“Thatcherism presented people with a philosophy of life,” he said. The left had to offer a credible alternative, with a broad popular strategy on many fronts. To this end, nothing could be effectively achieved “(w)ithout the construction of a broad set of alliances around the labour movement”. It would not be easy, it would take time and it would involve a series of dialogues.

While Hall’s arguments needed to be fleshed out more fully, they indicated the directions that usefully could be taken, both at the time and today. Shortly before his death, Hall contributed to the Kilburn Manifesto which offers a more contemporary point of departure.

Alas, Benn’s diaries make no reference to this debate, but his final fling at the leadership three years later suggests that he was unmoved.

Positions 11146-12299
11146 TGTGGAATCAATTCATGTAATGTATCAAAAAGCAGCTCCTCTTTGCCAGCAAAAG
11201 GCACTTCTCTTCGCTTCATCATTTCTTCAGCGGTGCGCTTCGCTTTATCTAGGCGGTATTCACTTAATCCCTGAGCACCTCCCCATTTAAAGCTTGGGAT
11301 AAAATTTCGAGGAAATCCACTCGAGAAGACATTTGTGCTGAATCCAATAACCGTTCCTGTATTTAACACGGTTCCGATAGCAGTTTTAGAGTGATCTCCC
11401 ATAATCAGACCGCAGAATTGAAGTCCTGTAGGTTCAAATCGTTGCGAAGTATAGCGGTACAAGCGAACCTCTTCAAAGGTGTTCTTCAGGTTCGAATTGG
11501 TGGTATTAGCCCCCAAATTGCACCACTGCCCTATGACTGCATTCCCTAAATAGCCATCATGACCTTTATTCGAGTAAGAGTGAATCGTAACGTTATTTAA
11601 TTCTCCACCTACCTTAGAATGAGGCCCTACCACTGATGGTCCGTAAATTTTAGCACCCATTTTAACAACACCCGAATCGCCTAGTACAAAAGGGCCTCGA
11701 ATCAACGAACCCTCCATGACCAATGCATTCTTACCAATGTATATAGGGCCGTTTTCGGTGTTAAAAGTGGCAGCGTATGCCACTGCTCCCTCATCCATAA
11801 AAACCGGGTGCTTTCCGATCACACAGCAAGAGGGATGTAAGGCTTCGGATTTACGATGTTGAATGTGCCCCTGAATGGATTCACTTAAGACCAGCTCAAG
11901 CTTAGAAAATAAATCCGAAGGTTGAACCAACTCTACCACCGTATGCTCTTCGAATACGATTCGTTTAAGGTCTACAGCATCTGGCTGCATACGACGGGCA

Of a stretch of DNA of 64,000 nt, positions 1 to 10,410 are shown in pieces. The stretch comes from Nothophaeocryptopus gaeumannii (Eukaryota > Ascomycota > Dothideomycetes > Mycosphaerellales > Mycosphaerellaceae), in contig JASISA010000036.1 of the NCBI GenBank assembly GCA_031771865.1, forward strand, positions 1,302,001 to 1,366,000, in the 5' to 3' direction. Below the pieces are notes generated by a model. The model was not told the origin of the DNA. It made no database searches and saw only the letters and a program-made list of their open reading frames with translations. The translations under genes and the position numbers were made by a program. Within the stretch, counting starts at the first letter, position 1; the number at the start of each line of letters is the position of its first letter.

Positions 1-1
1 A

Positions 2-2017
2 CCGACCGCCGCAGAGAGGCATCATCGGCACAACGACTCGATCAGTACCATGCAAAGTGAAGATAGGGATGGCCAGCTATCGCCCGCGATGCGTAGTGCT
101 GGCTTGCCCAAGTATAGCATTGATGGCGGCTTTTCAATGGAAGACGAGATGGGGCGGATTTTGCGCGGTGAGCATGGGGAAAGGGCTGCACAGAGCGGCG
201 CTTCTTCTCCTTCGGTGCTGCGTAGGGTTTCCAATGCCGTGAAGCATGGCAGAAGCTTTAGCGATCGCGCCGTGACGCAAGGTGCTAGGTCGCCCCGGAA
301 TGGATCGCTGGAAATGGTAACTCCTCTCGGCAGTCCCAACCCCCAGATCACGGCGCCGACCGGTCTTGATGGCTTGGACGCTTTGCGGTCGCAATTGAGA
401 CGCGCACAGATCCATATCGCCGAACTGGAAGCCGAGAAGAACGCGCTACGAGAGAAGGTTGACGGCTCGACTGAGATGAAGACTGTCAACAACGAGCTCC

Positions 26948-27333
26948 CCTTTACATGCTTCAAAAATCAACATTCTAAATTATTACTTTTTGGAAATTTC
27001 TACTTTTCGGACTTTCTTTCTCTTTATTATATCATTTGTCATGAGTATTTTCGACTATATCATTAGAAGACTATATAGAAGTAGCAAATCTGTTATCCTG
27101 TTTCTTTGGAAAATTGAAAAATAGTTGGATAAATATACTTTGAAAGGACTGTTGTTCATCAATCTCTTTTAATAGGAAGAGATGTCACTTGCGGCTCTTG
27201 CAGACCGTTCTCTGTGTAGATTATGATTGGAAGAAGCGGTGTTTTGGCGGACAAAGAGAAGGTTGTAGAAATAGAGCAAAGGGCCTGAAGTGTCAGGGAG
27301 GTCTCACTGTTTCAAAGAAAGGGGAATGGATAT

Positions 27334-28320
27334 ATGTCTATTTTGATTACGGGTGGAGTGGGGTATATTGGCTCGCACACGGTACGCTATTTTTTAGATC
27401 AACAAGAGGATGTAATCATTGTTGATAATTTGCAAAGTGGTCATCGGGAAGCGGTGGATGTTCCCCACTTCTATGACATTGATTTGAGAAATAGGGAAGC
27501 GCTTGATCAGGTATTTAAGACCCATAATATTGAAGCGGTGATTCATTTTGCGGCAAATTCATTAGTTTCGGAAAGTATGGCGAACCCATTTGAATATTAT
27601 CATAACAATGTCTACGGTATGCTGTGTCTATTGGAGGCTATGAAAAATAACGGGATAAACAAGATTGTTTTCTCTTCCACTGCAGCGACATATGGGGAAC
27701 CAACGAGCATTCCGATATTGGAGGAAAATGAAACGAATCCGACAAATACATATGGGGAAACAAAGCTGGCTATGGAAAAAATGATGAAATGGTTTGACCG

A politics for our times

Hall did not refer specifically to Benn’s final call to revive the forgotten slogan ‘Socialism in our time’. The phrase was first adopted by the ILP in very different circumstances during the inter-war years. It became closely associated with the ILP’s leading political figure, Jimmy Maxton MP.

Only recently have the similarities between the two men struck me. Both the chain-smoking Maxton and the pipe-smoking Benn were dearly loved by many. Both were powerful speakers who could inspire their audiences. Both had a taste for the dramatic and could be overly optimistic. Both tended toward intellectual laziness. One clear difference is that Maxton led the ILP out of the Labour Party and into decline, whereas Benn remained firmly within the party presiding over a much-weakened left. Their two lives are testimony to how difficult it is to be a leading left winger at any time.